The Toronto-based robot-assisted surgery company is in talks with Longtai Medical over the exclusive rights to its Sport platform in the Asia-Pacific region.
In May, Titan inked a 3-month extension on negotiations with distributor Longtai Medical for the rights to Sport. Longtai put more than $24 million on the table last November, including an initial $4 million private placement and the right to negotiate for the rights to Sport (Longtai also put down a $2 million deposit on the distribution deal that’s slated to be repaid if it’s not consummated).
“The parties have agreed to modify their previous 3-month extension to monthly progress reviews,” Titan said in an August 24 press release.
Last week Titan revealed that the product developers it hired to help create the Sport system had suspended development until the company can cover its bills.
The product developers “have decided to temporarily suspend development work of the Sport surgical system until such time that the company has sufficient financing to cover current and future work orders projected over a 6-month period,” Titan said.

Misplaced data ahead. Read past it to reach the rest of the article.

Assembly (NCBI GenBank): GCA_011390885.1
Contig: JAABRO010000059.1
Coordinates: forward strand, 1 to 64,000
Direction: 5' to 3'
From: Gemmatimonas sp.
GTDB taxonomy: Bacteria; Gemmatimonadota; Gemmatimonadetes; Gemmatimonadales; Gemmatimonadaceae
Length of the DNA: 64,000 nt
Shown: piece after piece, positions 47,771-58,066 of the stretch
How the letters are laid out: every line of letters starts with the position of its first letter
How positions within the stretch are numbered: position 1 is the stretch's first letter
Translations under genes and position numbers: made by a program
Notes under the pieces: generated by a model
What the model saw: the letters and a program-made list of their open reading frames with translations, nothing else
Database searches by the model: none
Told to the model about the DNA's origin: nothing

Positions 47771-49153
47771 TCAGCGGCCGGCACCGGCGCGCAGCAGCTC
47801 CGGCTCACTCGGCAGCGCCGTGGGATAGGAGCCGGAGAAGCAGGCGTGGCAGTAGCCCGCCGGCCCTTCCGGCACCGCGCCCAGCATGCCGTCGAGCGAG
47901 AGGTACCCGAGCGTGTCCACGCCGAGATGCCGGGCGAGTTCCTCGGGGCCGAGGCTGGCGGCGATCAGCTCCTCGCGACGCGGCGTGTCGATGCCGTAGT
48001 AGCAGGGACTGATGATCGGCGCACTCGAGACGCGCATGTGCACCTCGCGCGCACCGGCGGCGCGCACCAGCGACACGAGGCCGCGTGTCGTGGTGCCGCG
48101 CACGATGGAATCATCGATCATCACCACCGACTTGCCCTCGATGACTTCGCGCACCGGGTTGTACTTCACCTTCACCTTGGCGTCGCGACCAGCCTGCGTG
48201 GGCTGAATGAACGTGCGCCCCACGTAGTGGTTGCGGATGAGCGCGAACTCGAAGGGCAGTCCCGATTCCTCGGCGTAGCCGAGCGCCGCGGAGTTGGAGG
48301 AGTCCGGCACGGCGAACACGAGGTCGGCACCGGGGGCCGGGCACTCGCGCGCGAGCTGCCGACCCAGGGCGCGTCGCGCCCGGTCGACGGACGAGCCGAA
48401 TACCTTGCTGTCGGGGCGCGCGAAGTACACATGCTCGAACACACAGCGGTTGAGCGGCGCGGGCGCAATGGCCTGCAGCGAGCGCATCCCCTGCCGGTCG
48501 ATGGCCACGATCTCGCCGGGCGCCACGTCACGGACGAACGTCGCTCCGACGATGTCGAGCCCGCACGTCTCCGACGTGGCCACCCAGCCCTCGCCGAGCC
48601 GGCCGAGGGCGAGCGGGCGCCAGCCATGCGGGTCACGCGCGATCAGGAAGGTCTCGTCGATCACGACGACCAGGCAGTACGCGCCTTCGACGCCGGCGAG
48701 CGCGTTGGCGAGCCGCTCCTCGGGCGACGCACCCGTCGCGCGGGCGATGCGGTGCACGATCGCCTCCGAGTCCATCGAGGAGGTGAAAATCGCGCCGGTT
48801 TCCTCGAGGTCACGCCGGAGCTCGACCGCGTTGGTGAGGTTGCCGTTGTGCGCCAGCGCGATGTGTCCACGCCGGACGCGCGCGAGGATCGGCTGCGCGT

“As well, the previously announced $16.0 million equity investment from Shanghai JuGu Equity Investment Fund Co. Ltd. that was expected to close on June 30, 2016, and was subsequently extended to August 15, 2016, has not closed as of the date hereof,” Titan said, noting that there’s no assurance that the financing will close on its previous terms “if at all.”
“The company’s board of directors is exploring strategies to raise financing necessary to allow the company to resume its development of the Sport surgical system,” Titan said, noting that the suspended development program might mean a delay in filing for 510(k) clearance from the FDA.
“Our immediate focus is securing the financing to resume the development of the Sport surgical system so we can capitalize on what we see as an enormous marketplace opportunity,” CEO John Hargrove said at the time. “I, along with the board of directors, am aggressively exploring financing strategies to minimize the disruption and continue the progress we achieved over the past few months.”
The pre-revenue-stage company also reported its 2nd-quarter results, paring its losses by -3.8% compared with Q2 2015, to -$7.9 million, or -5¢ per share.
Since the August 15 announcement that the Sport program is on hold, TMD shares are off -16.9%, closing at 69¢ apiece yesterday.